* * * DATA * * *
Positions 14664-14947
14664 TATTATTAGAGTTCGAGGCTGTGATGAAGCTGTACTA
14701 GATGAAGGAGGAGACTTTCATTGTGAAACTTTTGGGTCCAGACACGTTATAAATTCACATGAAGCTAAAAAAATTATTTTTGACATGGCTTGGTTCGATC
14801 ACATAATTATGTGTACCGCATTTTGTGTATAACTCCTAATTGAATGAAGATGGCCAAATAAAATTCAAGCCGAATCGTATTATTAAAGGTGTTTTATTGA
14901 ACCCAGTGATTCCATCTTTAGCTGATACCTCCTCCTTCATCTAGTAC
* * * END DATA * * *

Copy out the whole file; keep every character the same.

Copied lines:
Positions 14664-14947
14664 TATTATTAGAGTTCGAGGCTGTGATGAAGCTGTACTA
14701 GATGAAGGAGGAGACTTTCATTGTGAAACTTTTGGGTCCAGACACGTTATAAATTCACATGAAGCTAAAAAAATTATTTTTGACATGGCTTGGTTCGATC
14801 ACATAATTATGTGTACCGCATTTTGTGTATAACTCCTAATTGAATGAAGATGGCCAAATAAAATTCAAGCCGAATCGTATTATTAAAGGTGTTTTATTGA
14901 ACCCAGTGATTCCATCTTTAGCTGATACCTCCTCCTTCATCTAGTAC